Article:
Here’s a link to a good article on how we often misread a dog’s intent, and how we often assign emotions to dogs incorrectly:

http://www.psychologytoday.com/blog/my-puppy-my-self/200908/bared-teeth-raised-hackles-and-the-myth-aggressive-intent

WHEN A FIGHT BREAKS OUT

More often than not, a fight will break out without us seeing any warning signs. Suddenly, two (or more) dogs are on top of each other like Tasmanian Devils, growling and biting and ripping at each other ferociously. It’s REALLY scary to witness, and it’s hard to know what to do when you’re panicking.

Here’s the single best piece of advice we have about dog fights:If you’re going to get bit breaking up a dog fight, take a moment to decide WHERE you’re going to get bit.

The first instinct people often have is to stick their hands and arms between the dogs in order to separate them; the only thing this will accomplish is to guarantee that you get some really bad dog bites on your hands and arms, and maybe your face while it’s down there between the dogs. A dog’s jaws are so incredibly strong that there is nothing our feeble little hands can do except get hurt. Keep your arms and hands away from their teeth!

Another technique is to ‘wheelbarrow‘ one dog away from the other by grabbing its’ back legs and pulling it away from the other dog. Usually this works, forcing the dog to  unlock  their grip on the other dog.  If you wheelbarrow forcefully enough, and actually lift the dogs front legs off the ground, their face will hit the ground and you can gain control of that dog fairly quickly.  DO NOT let go of the dog until the others involved are secured, or the fight will start right up again.  Also, if this occurs while other people are around, make sure they contain the other dogs involved, even if you have to “bark” orders at them.  Most people stand there in shock and don’t really know how to react, so don’t be shy about taking control.  The last thing you want to do is hold your dog in a vulnerable position and have the other dog attack again.  Holding the dog in the wheelbarrow position also makes it almost impossible for the dog to bite you.  It takes incredible strength for the dog to twist and get a grip, which is another benefit.  However, if one dog has its’ teeth already sunk into the other, and the wheelbarrow does not separate them, when you try to pull them apart, the wound can rip or tear, making it much worse.

OK, ready for this? If you have a grip on a dog’s back legs and he has his jaws locked onto the other dog and won’t let go, here’s what you do: keep a firm grip on one of those legs, take your free hand, and push your finger into the dogs’ rectum. He will most likely let go of the other dog long enough for you to get them separated. Then keep them separated. You’ll most likely have Hulk-strength at this point. Use it. Lift your dog off the ground. If the other dog comes at you, kick it in the snout.

Remember, if it’s a bad fight, you must act to separate the dogs with whatever you have – but never, ever put your face, hands or arms in between them. If you can find a stick or large blunt object, you can try to separate the dogs by swinging it between them, and then get them away from each other by wheelbarrowing or pulling them apart by their leashes.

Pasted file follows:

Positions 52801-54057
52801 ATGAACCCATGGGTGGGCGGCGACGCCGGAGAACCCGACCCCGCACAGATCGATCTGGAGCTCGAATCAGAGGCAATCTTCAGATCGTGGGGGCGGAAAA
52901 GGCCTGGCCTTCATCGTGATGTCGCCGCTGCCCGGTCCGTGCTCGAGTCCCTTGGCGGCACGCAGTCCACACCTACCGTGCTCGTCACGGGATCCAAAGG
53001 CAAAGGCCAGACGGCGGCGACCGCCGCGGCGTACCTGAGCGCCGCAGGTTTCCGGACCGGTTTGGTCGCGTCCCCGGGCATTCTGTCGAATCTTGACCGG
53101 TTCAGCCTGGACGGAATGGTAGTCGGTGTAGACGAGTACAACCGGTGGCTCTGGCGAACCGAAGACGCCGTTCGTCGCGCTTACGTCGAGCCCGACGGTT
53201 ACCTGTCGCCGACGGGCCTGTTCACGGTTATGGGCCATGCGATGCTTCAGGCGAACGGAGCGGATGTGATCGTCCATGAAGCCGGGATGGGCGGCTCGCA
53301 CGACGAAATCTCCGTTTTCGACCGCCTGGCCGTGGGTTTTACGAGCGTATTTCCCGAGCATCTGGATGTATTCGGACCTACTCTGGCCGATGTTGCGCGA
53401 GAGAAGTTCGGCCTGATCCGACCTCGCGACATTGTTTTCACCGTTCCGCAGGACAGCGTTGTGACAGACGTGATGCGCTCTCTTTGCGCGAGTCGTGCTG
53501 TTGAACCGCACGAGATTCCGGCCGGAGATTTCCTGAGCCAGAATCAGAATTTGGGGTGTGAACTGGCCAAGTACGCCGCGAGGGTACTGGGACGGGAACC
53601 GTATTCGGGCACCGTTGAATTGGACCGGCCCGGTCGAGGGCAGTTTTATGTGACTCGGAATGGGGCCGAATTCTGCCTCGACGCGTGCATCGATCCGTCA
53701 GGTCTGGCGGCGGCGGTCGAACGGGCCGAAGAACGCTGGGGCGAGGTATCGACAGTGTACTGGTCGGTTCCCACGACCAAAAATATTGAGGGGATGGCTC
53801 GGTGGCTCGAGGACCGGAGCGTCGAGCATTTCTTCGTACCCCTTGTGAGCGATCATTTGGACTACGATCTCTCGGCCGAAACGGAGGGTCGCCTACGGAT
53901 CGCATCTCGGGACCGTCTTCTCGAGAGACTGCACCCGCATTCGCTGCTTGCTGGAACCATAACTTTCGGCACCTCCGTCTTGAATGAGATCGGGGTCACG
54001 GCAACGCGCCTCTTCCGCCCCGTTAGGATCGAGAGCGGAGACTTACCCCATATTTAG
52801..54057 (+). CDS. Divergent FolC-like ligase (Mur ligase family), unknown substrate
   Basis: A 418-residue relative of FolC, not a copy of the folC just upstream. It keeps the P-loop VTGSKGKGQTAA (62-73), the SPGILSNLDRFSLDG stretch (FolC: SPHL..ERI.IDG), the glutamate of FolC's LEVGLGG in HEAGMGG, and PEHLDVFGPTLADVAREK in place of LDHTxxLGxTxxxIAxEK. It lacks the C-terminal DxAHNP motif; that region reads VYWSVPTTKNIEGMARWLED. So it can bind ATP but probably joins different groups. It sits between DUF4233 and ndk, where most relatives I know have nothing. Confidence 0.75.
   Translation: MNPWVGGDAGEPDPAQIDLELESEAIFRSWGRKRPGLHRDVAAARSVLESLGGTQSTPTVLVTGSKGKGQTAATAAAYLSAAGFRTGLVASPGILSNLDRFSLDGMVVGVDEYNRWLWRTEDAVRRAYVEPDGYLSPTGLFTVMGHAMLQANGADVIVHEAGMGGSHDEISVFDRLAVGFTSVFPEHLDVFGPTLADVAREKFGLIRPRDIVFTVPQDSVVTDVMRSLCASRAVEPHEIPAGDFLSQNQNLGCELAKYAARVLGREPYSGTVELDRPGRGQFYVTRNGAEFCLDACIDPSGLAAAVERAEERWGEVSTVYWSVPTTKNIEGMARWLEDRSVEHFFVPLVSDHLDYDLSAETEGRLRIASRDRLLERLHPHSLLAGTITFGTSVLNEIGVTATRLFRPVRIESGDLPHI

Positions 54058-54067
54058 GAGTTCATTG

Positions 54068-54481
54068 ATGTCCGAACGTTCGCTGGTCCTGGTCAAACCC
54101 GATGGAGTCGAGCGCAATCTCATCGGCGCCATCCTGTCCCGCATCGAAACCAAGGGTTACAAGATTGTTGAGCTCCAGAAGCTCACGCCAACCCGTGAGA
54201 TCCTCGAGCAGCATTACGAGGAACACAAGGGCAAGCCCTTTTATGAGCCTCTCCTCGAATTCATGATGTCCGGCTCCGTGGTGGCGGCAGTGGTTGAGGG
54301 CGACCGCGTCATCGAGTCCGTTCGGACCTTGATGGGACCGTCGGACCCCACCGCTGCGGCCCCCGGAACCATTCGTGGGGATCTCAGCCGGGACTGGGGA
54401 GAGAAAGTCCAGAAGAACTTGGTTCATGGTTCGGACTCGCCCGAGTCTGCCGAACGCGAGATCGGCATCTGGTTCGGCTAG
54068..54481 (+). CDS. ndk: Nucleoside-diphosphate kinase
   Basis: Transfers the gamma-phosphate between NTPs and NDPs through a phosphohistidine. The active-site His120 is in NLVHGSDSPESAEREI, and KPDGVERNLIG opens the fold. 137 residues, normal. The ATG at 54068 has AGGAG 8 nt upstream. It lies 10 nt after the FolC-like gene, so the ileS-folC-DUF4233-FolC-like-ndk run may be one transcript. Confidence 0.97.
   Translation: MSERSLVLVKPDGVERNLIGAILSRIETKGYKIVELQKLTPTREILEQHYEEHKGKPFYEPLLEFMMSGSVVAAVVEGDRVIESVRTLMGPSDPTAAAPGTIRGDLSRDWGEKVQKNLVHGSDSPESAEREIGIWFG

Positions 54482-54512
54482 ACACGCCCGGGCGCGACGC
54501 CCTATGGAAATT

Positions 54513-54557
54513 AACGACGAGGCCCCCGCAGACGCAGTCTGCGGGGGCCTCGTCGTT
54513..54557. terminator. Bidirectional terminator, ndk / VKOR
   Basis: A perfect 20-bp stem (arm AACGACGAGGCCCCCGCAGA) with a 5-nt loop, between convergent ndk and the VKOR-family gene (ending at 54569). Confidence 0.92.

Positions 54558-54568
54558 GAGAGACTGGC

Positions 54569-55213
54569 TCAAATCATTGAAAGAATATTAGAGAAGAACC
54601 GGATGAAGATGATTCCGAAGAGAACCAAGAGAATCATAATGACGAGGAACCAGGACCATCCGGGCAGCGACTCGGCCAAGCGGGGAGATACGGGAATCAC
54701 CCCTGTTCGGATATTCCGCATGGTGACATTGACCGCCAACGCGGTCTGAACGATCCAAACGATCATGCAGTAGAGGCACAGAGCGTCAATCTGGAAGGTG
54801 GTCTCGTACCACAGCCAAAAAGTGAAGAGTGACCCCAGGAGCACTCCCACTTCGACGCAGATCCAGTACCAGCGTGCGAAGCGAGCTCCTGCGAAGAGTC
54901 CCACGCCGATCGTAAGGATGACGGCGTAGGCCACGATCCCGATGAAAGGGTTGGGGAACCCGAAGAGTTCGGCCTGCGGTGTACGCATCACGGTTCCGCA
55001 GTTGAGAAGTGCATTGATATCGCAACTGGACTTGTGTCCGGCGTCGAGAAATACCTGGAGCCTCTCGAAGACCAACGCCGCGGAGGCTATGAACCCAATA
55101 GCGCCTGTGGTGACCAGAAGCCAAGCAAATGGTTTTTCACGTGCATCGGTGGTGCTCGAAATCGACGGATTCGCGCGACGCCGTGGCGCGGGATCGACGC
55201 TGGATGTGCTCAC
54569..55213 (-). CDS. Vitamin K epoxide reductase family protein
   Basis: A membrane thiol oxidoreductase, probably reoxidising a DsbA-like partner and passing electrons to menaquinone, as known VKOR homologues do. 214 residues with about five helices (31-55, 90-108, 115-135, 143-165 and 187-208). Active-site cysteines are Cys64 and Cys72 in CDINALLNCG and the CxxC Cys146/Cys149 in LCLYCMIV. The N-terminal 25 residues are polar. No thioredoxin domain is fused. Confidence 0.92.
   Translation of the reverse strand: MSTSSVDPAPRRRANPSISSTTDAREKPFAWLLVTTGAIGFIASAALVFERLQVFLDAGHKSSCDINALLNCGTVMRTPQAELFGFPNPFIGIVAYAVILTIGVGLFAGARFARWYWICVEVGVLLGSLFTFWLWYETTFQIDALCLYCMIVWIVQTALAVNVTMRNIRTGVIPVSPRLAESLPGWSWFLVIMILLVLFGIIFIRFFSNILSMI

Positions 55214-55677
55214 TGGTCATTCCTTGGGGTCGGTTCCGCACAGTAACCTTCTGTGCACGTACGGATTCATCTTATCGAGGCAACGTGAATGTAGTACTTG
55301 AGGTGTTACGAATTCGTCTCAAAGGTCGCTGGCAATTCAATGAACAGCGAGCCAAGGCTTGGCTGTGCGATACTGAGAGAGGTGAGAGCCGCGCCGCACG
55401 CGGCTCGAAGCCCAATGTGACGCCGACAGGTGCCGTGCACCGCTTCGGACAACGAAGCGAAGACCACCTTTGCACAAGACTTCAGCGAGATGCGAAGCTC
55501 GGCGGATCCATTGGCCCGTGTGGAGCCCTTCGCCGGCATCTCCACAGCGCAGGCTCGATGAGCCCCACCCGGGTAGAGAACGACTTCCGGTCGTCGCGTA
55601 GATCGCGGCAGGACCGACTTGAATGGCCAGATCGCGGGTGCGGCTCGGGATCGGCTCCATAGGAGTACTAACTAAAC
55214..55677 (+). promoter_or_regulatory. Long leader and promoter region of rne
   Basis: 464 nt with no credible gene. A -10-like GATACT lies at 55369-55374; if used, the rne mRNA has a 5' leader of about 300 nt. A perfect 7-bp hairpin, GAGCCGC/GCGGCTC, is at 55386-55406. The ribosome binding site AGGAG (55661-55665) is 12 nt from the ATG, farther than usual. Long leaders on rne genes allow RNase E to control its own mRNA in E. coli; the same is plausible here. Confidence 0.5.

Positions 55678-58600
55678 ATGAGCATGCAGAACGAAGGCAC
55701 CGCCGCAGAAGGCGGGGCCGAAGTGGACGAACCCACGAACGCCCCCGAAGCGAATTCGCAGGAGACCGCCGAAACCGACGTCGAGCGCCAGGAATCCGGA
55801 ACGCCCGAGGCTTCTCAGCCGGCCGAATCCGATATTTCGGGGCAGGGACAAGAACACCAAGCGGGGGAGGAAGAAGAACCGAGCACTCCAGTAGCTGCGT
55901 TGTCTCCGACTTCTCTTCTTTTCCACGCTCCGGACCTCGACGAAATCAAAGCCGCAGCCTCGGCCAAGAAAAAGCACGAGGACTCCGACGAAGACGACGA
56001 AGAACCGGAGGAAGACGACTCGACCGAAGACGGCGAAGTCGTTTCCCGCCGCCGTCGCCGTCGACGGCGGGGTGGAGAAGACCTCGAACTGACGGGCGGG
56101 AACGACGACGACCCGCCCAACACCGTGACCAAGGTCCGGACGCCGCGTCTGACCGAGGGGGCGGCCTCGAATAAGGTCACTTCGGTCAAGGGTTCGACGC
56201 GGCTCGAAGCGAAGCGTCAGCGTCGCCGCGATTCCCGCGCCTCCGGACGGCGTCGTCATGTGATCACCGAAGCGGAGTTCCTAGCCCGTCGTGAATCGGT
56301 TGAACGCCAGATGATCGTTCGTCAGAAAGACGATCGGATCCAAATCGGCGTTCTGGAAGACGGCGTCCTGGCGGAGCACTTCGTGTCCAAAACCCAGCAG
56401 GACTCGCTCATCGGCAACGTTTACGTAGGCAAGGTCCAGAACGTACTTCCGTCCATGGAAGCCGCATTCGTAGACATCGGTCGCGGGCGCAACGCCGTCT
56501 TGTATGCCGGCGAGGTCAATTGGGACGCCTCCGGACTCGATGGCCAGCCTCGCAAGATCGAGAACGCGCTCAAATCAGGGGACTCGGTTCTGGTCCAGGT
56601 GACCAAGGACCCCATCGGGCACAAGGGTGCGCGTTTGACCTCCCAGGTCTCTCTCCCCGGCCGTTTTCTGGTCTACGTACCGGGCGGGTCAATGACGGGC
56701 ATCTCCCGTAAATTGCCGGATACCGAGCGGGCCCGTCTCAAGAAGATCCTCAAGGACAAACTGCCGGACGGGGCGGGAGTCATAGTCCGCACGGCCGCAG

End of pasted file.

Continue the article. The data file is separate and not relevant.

Other stuff that works in less aggressive fights: squirt bottles – most dogs hate being squirted with water! You can also dump your iced tea on them – use whatever you have. Water Buckets–if you are at the dog park, pick up the water dish/bucket and dump the whole thing on the dogs. Noise – make a sudden, loud noise to startle the dogs and then get them away from each other. Slam a door, whack a table with a book, bang some pans and pots together, or do one of those really loud whistles if you can. Barriers – jamming something between fighting dogs often stops the argument long enough to separate them – a cookie sheet, a chair, a broom, whatever you have. Yelling at the dogs will most likely have zero effect. Don’t waste your energy – instead, stay calm and think of how to separate the fighters.

When the dogs have been separated, keep them separated. Inspect yourself for injuries. Inspect each dog for injuries, especially their throats, front legs, and their backs. Run your hands through their fur. Look at their paws.  Take five minutes to calm down. Reassure your dog in a calm voice, using their name.

Remember to reassess your dog about 15-20 minutes later, because often times the wound will scab by then, and you’ll be more apt to locate the wound.  Also, know that dogs get over things faster than we do. Try not to project emotions on your dog because you feel them. Don’t worry too much about ‘why’ a dog fight happened in terms of emotions, but rather, try to see the world as a dog sees it: they depend on us for protection, food and shelter, and in turn, they protect us from what they perceive as threats. Remember that there are triggers for dogs like leashes, fences and gates, toys and food. Being aware of the ways in which our dogs see/perceive the world is the best way to avoid potentially dangerous situations.

Here are some additional resources – there’s a lot of information out there – it’s good to read up on this topic if you own a dog!

http://www.aspcabehavior.org/articles/49/Aggression-in-Dogs.aspx

http://www.boxer-rescue-la.com/trainer/leashagression.htm

http://www.paw-rescue.org/PAW/PETTIPS/DogTip_FightsBetweenDogs.php